The news has been filled this year with heartbreaking stories of refugees* making dangerous journeys to seek safety in Europe. Globally, there are over 43 million people who have been displaced from their homes, and 15 million of them have fled their home country to seek asylum elsewhere, often risking their lives in the process. The UK offers a safe haven to thousands of vulnerable people each year.
This is why the Wonder Foundation is campaigning for better support. For newly-arrived refugees who speak little or no English the United Kingdom is an intimidating and isolating place. Already facing uncertainty and insecurity over their status in the country while awaiting a decision on their asylum claim, the language barrier only adds to the traumatic experience.
For women, especially, the inability to communicate in English can have significant impacts on their mental and emotional well-being. They often must rely on their male relatives to translate, preventing them from being able to do even the most basic, everyday activities alone. For private matters, such as visiting the doctor, relying on a translator is frightening and can be embarrassing.
"I used to be too scared to [go] out on my own without my husband, let alone answer my own door" -former student at The Baytree Centre.
Access to quality English for Speakers of Other Languages (ESOL) courses is critical for female asylum seekers and refugees. It gives them the confidence and security to navigate life in the United Kingdom, as well as preparing them to find employment in the future.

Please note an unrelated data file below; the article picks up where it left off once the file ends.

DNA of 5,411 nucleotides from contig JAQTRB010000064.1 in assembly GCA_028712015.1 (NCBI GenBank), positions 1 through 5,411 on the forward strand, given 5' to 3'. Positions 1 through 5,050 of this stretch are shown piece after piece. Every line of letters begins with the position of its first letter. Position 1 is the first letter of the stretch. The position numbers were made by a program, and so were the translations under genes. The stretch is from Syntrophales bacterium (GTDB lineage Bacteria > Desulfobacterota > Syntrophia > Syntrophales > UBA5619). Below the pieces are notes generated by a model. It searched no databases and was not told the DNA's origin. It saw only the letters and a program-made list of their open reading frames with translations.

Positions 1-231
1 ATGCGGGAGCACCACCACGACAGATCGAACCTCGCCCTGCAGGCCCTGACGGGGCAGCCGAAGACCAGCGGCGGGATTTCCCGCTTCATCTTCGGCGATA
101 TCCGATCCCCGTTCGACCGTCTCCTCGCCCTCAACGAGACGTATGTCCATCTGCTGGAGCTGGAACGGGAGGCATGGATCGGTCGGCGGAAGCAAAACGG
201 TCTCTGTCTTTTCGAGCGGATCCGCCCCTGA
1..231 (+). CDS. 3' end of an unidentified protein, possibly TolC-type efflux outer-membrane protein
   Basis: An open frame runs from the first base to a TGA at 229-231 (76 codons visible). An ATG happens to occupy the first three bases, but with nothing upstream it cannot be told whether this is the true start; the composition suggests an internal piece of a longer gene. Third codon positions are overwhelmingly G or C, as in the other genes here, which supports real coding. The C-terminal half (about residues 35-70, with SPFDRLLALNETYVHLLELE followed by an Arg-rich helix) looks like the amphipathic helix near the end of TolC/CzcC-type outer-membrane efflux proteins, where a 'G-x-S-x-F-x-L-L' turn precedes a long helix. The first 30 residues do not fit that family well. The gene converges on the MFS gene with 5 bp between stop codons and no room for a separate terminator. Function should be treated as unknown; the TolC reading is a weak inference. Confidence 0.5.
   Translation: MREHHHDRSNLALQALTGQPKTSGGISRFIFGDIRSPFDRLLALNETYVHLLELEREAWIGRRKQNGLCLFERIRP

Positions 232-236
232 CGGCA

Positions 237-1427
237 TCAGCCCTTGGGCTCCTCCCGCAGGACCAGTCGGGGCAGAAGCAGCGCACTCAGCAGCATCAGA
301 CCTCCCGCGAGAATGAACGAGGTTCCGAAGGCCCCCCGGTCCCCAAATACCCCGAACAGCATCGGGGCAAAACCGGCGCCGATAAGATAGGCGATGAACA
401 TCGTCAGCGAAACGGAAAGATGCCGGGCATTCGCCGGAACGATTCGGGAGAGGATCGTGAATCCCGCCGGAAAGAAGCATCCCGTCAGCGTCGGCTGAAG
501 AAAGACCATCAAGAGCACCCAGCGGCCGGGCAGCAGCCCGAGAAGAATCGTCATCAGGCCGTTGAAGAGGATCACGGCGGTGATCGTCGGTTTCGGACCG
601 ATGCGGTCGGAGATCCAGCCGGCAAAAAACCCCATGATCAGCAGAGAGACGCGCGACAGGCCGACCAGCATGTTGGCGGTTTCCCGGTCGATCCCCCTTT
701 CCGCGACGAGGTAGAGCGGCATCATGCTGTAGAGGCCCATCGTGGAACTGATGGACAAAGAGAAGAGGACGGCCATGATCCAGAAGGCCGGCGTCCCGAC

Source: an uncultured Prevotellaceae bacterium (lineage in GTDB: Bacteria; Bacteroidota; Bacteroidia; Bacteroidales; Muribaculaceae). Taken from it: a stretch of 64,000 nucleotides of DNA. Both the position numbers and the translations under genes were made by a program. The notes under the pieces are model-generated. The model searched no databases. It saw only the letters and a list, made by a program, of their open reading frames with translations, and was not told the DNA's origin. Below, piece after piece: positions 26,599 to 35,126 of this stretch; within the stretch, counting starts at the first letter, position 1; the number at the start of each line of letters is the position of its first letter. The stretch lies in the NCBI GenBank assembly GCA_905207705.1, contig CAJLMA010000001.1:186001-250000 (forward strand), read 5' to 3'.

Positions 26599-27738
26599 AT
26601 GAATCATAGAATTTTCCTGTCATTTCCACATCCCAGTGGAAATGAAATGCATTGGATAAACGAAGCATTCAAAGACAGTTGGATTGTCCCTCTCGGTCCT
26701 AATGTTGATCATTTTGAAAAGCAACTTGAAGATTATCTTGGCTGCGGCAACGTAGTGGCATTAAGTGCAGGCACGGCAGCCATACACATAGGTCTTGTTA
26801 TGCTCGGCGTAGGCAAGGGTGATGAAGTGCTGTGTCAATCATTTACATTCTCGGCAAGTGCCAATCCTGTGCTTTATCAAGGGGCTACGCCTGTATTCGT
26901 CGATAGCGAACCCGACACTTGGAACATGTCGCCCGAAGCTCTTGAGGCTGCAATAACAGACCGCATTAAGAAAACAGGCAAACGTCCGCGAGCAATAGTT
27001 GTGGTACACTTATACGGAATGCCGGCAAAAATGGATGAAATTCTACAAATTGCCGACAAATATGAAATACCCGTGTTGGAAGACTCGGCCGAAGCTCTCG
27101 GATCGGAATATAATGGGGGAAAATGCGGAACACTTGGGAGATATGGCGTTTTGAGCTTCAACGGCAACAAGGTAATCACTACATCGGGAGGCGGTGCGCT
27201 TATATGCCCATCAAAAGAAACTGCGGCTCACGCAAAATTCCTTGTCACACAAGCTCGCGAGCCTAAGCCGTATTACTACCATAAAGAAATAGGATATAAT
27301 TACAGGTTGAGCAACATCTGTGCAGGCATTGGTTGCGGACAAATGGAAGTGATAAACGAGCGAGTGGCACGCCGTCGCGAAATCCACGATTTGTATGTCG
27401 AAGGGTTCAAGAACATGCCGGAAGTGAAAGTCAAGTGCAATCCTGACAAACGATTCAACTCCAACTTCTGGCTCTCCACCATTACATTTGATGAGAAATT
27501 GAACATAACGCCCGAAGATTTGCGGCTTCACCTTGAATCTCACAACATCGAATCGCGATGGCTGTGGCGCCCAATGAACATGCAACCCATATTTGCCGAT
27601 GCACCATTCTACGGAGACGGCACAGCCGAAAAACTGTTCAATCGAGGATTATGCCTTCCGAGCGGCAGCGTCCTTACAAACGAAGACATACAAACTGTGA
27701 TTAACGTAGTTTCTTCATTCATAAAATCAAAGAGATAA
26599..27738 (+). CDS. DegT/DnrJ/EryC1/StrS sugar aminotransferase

As Zarlasht explains above, being unable to speak English in the UK can be an isolating experience. The Wonder Foundation's 'Break the English Barrier' campaign addresses the lack of access to English language instruction that asylum-seekers and refugees face. Asylum-seekers waiting to be granted legal refugee status already face a minimum six-month wait to access funded ESOL courses and continuous budget cuts to ESOL funding by the government threaten to impact the most vulnerable learners.
We hope to fund two areas of Baytree's work:
1) ESOL classes for adult women
2) The IntoSchool programme for 14-18 year old girls who don't speak English, do not have a school place, often don't know how to get into school and are consequently at risk, with limited support networks and few opportunities.
*An asylum-seeker refers to a person who has lodged an application for protection under the 1951 Refugee Convention. A person is referred to as an 'asylum-seeker' until a decision has been made on his/her application or appeal. A refugee refers to an asylum-seeker whose application was successful and was granted legal 'refugee status' by the Home Office.